Vanna: Vanna measures the movements of the delta with respect to small changes in implied volatility (1% change in implied volatility to be precise). Alternatively, it can also be interpreted as the fluctuations of vega with respect to small changes in the underlying price. The following chart shows how vanna oscillates with respect to changes in the underlying asset S:

Options VannaThe above reported chart clearly shows that vanna has positive values when the underlying price is higher than strike (in our case S>$100) and it has negative values when the underlying moves just below it (S<$100). What does that imply? The graph highlights the fact that vega moves much more when the underlying asset approaches the ATM strike ($100 in our case) but it tends to approximate 0 for OTM options. Consequently, the delta is very sensitive to changes in implied volatility when the ATM area is approached. However, it is important to point out that delta will not always increase if the underlying moves from, say, $80 to $100 because in many risky assets (stocks, equity indices, some currencies and commodities) the implied volatility is inversely correlated to the price action. As a result, if WTI futures go from $80 to $100 the implied volatility will probably head south and such a phenomenon would decrease vanna which, in turn, would diminish the value of delta.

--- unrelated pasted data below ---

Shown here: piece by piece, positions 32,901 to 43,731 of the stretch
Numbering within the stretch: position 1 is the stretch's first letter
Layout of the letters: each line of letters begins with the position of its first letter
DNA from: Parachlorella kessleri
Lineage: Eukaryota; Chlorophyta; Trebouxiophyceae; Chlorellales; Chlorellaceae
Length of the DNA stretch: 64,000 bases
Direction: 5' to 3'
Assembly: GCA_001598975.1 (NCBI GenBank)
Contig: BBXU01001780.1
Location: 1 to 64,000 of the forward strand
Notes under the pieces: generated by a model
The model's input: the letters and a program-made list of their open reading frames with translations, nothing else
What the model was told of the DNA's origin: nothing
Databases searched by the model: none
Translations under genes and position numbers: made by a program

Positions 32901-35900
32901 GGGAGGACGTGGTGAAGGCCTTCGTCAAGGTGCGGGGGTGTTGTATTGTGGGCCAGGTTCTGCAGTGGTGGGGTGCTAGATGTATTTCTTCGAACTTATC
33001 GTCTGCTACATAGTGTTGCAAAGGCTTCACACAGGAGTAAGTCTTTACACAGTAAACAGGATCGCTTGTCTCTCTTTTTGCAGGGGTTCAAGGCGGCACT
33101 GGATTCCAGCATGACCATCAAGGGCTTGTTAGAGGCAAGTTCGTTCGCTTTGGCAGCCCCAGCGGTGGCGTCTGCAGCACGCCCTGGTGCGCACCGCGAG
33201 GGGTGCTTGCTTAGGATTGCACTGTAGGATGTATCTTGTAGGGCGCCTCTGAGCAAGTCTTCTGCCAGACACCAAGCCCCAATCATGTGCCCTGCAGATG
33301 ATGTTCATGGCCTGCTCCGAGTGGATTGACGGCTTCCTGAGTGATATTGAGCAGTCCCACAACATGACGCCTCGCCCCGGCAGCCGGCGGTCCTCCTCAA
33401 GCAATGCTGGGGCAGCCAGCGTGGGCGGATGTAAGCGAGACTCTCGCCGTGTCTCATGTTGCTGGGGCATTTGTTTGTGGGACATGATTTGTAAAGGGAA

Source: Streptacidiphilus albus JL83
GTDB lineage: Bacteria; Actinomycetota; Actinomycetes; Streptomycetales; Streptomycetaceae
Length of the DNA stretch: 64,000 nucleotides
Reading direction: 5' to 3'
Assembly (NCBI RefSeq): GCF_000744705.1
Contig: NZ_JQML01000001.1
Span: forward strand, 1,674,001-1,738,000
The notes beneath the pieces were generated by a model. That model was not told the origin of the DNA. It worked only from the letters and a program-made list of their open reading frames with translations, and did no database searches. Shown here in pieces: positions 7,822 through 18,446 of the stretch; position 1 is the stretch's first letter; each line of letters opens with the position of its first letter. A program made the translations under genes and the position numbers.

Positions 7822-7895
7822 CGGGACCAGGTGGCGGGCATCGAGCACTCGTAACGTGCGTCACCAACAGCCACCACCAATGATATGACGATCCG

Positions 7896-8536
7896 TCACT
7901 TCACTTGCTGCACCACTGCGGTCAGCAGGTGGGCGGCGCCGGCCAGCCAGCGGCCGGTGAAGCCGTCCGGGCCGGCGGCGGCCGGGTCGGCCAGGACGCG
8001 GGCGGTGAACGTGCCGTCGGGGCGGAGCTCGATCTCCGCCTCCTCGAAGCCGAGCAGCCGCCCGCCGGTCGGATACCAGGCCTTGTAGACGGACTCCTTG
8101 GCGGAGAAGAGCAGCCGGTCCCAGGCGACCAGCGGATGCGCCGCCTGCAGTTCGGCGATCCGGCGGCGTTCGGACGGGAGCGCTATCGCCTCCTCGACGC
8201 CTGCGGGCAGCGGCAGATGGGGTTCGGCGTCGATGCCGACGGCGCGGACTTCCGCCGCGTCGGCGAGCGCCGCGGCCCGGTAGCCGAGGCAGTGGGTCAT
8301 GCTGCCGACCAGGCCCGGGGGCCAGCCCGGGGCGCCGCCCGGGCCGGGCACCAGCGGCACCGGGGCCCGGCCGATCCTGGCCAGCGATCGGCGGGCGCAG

Charm (or Delta Bleed): Charm measures delta’s sensitivity to a small movement in time to maturity (T). In practical terms, it shows how the delta is going to change with the passage of time. The next chart displays graphically the relationship between the aforementioned variables:

Options Charm